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As a dance music genre, cha-cha-chá is unusual in that its creation can be attributed to a single composer, Enrique Jorrín, then violinist and songwriter with the charanga band Orquesta América. (Orovio 1981:130)
As to how the cha-cha-chá came about, Jorrín said:
"I composed some danzones in which the musicians of the orchestra were singing short refrains. The audiences liked it, so I kept it up. In the danzón 'Constancia,' I inserted some well-known montunos and when the audience joined in singing the refrains; it led me to compose more danzones in this style. I asked all the members of the orchestra to sing in unison. This accomplished three things: the lyrics were heard more clearly and had greater impact and also the [poor] vocal quality of the [instrumental] musicians (who were not actually singers) was masked. In 1948, I changed the style of 'Nunca,' a Mexican song by Guty de Cárdenas. I left the first part in the original style and I gave a different feeling to the melody in the second part. I liked it so well that I decided to separate the last part, that is to say, the third trio or montuno, from the danzón. Then I came up with pieces like "La engañadora" (1951), which had an introduction, a part A (repeated), a part B, a return to part A and finally, a coda in the form of a rumba. From nearly the beginning of my career as a composer of dance songs, I watched how the dancers danced the danzón-mambo. I noted that most of them had difficulty with syncopated rhythms, owing to the fact that their steps fell on the upbeat (contratiempo), or in other words, the second and fourth eighth notes of the (2/4) measure. The dancers dancing on the upbeat and the syncopated melodies made it very difficult to coordinate the steps with the music. I began to compose melodies to which one could dance without instrumental accompaniment, trying to use as little syncopation as possible. I moved the accent from the fourth eighth note- where it was normally found in the mambo- to the first beat of the cha-cha-chá. And so the cha-cha-chá was born- from melodies that were practically danceable by themselves and a balance between melodies on the downbeat and the upbeat." (Orovio 1981:130-2)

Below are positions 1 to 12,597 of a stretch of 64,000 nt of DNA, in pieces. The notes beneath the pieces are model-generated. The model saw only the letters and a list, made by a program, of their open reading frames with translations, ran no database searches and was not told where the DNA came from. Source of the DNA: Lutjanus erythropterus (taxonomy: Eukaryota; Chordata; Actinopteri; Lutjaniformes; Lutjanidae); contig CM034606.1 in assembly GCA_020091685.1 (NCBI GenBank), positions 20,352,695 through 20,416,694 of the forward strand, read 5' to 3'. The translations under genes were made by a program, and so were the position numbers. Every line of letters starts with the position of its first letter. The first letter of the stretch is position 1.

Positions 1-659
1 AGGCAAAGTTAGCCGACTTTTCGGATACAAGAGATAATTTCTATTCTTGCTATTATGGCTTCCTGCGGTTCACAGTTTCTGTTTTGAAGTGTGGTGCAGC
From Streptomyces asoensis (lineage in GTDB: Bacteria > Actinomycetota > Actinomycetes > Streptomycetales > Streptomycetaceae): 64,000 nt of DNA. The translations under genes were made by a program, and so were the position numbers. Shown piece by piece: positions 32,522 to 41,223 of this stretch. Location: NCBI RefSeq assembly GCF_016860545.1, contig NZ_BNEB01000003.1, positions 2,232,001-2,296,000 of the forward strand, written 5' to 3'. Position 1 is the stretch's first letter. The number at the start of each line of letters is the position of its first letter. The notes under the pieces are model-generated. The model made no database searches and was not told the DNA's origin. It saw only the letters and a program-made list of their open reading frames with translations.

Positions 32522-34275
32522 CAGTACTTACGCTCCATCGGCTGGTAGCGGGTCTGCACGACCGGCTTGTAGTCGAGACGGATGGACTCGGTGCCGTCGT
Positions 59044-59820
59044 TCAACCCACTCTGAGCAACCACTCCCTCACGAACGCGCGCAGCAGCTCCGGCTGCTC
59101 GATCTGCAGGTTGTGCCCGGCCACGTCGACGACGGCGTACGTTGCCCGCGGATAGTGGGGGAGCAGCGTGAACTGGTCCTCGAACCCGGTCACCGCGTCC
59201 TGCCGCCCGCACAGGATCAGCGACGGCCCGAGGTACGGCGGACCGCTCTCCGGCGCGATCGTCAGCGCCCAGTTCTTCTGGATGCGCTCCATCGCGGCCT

From its inception, cha-cha-chá music had a symbiotic relationship with the steps that the dancing public created to the new sound.
"What Jorrín composed, by his own admission, were nothing but creatively modified danzones. The well-known name came into being with the help of the dancers [of the Silver Star Club in Havana], when, in inventing the dance that was coupled to the rhythm, it was discovered that their feet were making a peculiar sound as they grazed the floor on three successive beats: cha-cha-chá, and from this sound was born, by onomatopeia, the name that caused people all around the world to want to move their feet..." (Sanchez-Coll 2006)
Destiny was here to give u life'
' Odilio Urfé (1994:72) describes the cha-cha-chá as follows: "...monodic choral vocal style with accents from the chotis madrileño [see Spanish Wikipedia article "Chotis"] and rhythmic elements from the mambo-style danzón; but with a novel structural conception: introduction-verse-bridge-coda in double time." However, he notes that, "Incomprehensibly, Jorrín and his imitators did not maintain this structural formula in later compositions, so strictly speaking, we can say that 'La Engañadora' was the only cha-cha-chá based on this novel idea."
Olavo Alén (1994:87-8) emphasizes the inheritance that the cha-cha-chá received from the danzón:
"Actually, the cha-cha-chá appears to be a variant of the danzón. The former maintains a structure very similar to that of the danzón, since, in spite of dispensing with the rondo form [of the danzón], it does so only by an internal transformation of the melodic and rhythmic elements used in the composition of each of its sections. Also, in the cha-cha-chá, the interpretative function of the flute is retained. That is to say, its role as a soloist and the characteristics of its manner of improvisation in the danzón reappear in the cha-cha-chá with hardly any alteration.